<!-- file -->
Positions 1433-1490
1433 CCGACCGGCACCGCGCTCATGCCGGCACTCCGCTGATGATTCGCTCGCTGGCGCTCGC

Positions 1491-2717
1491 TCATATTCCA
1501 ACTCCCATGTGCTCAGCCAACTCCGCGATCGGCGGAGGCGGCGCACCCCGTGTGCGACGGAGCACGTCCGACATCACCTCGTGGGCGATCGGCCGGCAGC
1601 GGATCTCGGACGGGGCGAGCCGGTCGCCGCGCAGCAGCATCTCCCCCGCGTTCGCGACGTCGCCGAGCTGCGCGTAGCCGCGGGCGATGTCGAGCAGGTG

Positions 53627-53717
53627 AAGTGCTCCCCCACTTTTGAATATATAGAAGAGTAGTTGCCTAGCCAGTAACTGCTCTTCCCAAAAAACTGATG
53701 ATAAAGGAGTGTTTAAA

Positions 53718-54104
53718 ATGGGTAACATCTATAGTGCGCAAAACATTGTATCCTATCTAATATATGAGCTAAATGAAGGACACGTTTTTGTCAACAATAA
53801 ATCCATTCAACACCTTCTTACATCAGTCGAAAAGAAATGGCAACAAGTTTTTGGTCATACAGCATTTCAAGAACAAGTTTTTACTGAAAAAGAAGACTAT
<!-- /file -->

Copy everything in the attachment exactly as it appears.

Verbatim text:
Positions 1433-1490
1433 CCGACCGGCACCGCGCTCATGCCGGCACTCCGCTGATGATTCGCTCGCTGGCGCTCGC

Positions 1491-2717
1491 TCATATTCCA
1501 ACTCCCATGTGCTCAGCCAACTCCGCGATCGGCGGAGGCGGCGCACCCCGTGTGCGACGGAGCACGTCCGACATCACCTCGTGGGCGATCGGCCGGCAGC
1601 GGATCTCGGACGGGGCGAGCCGGTCGCCGCGCAGCAGCATCTCCCCCGCGTTCGCGACGTCGCCGAGCTGCGCGTAGCCGCGGGCGATGTCGAGCAGGTG

Positions 53627-53717
53627 AAGTGCTCCCCCACTTTTGAATATATAGAAGAGTAGTTGCCTAGCCAGTAACTGCTCTTCCCAAAAAACTGATG
53701 ATAAAGGAGTGTTTAAA

Positions 53718-54104
53718 ATGGGTAACATCTATAGTGCGCAAAACATTGTATCCTATCTAATATATGAGCTAAATGAAGGACACGTTTTTGTCAACAATAA
53801 ATCCATTCAACACCTTCTTACATCAGTCGAAAAGAAATGGCAACAAGTTTTTGGTCATACAGCATTTCAAGAACAAGTTTTTACTGAAAAAGAAGACTAT